Ravensknowle Park, Dalton

Ravensknowle Park, sometimes referred to as Knowle Park, is a public park on Wakefield Road in Dalton. Located within the park is Ravensknowle Hall, now known as the Tolson Memorial Museum.

The park is home to a number of historic items. When the Cloth Hall was demolished in 1929/30, the Cloth Hall Street entrance and clock tower was dismantled and incorporated into the park's distinctive shelter. It also contained the first public tennis courts and bowling greens in Huddersfield.[1]


The Ravensknowle Estate had passed though a number of families, including Sir John Lister Kaye, before being sold to Thomas Wilson of Birkby Grange in 1827 and then John Beaumont of Dalton in 1850. [2]

postcard of the Tolson Museum

In 1860, Beaumont built Ravensknowle Hall at a cost of over £20,000. The house and estate passed to Beaumont's daughter in 1889, and then to her cousin, Legh Tolson.[2]

In the summer of 1919, Tolson approached the Huddersfield Corporation with the desire to gift both the house and estate to the people of Huddersfield in order that they be turned into a museum and a park, and to act as a memorial to two of his nephews who were killed during the First World War — brothers Robert Huntriss Tolson (1884-1916)[3] and James Martin Tolson (1898-1918)[4]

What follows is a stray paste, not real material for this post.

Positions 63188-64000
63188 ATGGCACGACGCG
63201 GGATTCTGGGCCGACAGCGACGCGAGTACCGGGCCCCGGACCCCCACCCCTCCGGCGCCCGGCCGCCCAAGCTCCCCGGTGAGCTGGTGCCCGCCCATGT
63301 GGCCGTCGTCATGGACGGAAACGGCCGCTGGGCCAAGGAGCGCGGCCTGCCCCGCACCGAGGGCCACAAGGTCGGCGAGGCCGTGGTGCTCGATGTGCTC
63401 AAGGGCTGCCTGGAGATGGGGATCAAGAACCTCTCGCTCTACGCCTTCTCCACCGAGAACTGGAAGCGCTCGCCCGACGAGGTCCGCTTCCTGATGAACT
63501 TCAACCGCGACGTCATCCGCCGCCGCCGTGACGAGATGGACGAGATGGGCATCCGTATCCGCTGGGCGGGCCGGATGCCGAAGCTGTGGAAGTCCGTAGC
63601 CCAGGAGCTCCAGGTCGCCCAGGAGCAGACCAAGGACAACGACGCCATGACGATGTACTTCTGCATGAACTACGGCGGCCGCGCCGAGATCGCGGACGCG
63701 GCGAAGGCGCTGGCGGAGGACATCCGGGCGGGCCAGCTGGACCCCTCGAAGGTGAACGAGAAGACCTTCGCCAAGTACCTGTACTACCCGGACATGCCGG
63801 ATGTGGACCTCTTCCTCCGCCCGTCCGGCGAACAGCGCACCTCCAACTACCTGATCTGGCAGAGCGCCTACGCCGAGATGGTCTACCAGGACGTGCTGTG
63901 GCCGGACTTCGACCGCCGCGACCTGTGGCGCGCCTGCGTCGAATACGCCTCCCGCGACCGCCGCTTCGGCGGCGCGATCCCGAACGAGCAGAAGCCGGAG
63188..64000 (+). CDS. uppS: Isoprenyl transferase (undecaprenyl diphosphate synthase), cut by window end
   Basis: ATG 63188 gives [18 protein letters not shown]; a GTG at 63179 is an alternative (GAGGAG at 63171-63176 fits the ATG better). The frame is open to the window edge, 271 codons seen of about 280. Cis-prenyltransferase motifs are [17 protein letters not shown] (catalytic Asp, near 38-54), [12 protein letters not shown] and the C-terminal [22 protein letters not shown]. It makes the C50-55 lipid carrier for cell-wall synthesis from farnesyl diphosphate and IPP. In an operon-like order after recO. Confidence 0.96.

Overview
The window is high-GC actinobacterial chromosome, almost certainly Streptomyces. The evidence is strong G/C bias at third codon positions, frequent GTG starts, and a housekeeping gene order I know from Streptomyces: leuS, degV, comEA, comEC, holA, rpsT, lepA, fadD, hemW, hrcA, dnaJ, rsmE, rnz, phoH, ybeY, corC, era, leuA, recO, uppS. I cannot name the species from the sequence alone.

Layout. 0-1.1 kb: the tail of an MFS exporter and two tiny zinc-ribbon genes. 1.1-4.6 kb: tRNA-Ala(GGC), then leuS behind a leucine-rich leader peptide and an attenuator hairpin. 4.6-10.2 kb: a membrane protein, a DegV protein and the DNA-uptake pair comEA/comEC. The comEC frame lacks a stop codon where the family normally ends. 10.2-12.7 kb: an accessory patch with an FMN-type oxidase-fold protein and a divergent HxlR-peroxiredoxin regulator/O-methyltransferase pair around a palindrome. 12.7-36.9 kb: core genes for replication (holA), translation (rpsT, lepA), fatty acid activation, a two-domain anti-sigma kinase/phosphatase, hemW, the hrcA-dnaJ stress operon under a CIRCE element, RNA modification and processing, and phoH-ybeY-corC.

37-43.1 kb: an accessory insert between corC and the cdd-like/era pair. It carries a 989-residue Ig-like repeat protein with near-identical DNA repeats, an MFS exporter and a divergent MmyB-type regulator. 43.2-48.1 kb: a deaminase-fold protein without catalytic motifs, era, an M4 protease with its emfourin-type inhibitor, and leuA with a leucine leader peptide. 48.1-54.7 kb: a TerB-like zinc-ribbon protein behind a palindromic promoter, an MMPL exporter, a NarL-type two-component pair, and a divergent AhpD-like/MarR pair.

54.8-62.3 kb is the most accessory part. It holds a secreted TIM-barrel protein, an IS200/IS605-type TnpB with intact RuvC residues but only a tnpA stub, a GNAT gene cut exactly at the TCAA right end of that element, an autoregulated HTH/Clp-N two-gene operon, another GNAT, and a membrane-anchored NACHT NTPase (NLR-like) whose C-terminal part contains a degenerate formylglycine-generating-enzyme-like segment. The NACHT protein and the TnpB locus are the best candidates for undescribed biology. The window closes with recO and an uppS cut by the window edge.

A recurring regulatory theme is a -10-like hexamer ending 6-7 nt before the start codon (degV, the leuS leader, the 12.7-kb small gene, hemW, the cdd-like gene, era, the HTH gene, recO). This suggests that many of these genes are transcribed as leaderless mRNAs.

The park opened to the public on 14 May 1921 and the museum a year later on 27 May 1922.


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Notes and References

  1. Yorkshire Post and Leeds Intelligencer (29/May/1922).
  2. 2.0 2.1 History of Ravensknowle & Scheme for the Development of a Local Museum (1921) by Legh Tolson and T.W. Woodhead
  3. Born 6 November 1884 in Kirkheaton. Married Zoe Annie Staveley in 1909. Killed 1 July 1916 on the first day of the Battle of the Somme.
  4. Born 26 March 1898 in Kirkheaton. Killed 20 October 1918 (according to UK, Soldiers Died in the Great War, 1914-1919 and his Probate entry) during the final weeks of the war.